Another type of bootlegging is called pirating. Pirating occurs when people or companies make copies of legitimate releases and sell them as if they were legitimate. This type of activity is what record companies are most concerned with. Pirated recordings are definitely illegal and carry heavy penalties.
Most boot CDs and DVDs are recorded overseas or by foreign fans who attend concerts in the US. They are then burned in Europe and exported by independent or false recording labels to the United States. Any time a CD or DVD is listed as RARE or an IMPORT and it is not an official release, itís a bootleg. The rare/import label and the name of the recording company is how to spot bootlegs. Guns Ní Rosesí official recording labels (in order of ownership) are: Universal, Warner Brothers, Interscope, Geffen, and Uzi Suicide (no longer exists). Bootlegs are consistently sold on Ebay illegally, but Ebay is not wise to the practice or the violation of its policies by sellers. Click on the following search link: Rare Guns N Roses cd and you will see several rare cds listed. The majority of these are bootlegs, which can be cross-referenced in this guide series.
Personally, I feel that the trading or selling of bootlegs should be allowed and encouraged for several reasons:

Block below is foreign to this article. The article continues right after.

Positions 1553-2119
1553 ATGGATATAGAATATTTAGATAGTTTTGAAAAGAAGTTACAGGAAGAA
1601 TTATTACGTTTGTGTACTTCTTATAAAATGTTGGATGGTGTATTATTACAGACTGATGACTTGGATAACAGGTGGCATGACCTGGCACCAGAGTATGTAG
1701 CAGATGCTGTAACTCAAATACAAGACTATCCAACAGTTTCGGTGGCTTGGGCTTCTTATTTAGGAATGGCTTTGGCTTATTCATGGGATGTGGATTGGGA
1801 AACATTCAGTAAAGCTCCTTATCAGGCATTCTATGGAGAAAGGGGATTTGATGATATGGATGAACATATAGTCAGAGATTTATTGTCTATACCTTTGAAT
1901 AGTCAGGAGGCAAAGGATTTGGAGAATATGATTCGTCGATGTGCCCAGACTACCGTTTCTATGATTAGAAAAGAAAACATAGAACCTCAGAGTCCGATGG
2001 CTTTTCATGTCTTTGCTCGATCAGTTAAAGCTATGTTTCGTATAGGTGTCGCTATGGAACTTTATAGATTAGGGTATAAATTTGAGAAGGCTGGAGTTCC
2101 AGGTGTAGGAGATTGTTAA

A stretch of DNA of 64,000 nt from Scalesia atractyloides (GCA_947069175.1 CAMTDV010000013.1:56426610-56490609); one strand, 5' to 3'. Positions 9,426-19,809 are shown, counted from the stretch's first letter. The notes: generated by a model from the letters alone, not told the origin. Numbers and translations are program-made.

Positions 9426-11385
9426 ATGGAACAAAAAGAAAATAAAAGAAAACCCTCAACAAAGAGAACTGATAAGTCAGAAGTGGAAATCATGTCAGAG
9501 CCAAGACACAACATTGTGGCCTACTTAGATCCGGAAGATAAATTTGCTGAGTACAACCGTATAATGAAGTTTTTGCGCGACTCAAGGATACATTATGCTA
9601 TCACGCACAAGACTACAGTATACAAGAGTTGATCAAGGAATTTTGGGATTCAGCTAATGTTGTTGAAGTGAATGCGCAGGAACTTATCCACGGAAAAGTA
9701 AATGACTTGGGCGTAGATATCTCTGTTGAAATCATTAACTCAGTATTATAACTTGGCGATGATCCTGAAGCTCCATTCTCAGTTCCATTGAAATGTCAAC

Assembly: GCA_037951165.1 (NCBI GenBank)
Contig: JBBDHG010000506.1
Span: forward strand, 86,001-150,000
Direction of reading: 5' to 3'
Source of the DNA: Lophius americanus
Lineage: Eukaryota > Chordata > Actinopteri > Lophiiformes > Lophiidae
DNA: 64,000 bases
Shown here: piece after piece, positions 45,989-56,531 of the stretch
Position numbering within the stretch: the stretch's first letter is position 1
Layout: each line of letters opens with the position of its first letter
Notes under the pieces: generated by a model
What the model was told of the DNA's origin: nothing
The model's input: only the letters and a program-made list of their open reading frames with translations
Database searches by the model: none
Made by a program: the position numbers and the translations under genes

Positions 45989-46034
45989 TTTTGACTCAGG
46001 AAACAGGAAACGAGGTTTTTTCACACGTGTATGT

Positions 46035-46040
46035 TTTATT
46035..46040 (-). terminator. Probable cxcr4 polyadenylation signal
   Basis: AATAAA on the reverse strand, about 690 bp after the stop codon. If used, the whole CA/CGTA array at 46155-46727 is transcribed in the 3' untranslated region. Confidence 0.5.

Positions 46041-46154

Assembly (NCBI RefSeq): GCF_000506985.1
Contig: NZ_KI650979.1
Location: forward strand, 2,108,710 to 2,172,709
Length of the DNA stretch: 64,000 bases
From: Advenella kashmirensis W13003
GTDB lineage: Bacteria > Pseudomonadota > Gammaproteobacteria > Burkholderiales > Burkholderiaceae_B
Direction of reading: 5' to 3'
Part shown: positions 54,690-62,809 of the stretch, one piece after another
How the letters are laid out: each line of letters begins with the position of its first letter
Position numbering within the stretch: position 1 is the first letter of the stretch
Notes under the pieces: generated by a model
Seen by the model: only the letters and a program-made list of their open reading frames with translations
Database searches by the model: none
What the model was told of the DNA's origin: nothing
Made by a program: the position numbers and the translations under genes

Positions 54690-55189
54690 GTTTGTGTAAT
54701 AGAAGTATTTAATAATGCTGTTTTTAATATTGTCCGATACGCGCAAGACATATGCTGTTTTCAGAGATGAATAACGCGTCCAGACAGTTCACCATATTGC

1) To increase the availability of rare live
or studio recordings.
2) Bootlegs hold academic value to those who study music as an art form.
3) Bootlegs are important to impersonators who cover a particular artist as a trade.
4) Bootlegs offer a rare opportunity for students of music appreciation to analyze the development of a particular sound or recording technique.
The value and importance of bootlegs is immeasurable to those who study music or the performing arts. Guns N' Roses performs songs live or in the studio that may never be officially released and a bootleg offers the rare opportunity for fans to hear them. A lot of people cannot attend the live shows and bootlegs benefit them as well. It isnít enough to simply buy the over-produced albums or attend concerts and hope to memorize every note and movement down to a choreographed facsimile of the original. In order to be a convincing cover artist or impersonator, one has to be able to improvise and interact with the audience the same as the artist being covered. The feeling and energy has to be right first. The skills are developed through practice. Axl Rose is the best cover artist alive today and this alone makes him a valuable study subject. Axl has the ability to apply his own style to a song without changing the melody or recognition of that song. This is an important skill that would benefit any music student. Studying improvisation is crucial to understanding artistic interpretation. Though a class in music fundamentals is essential, Axl seems to have a feel for improvisation and this feeling cannot be learned in a classroom. It has to be experienced. In my opinion, there is no better way to study improvisation than by analyzing a bootleg.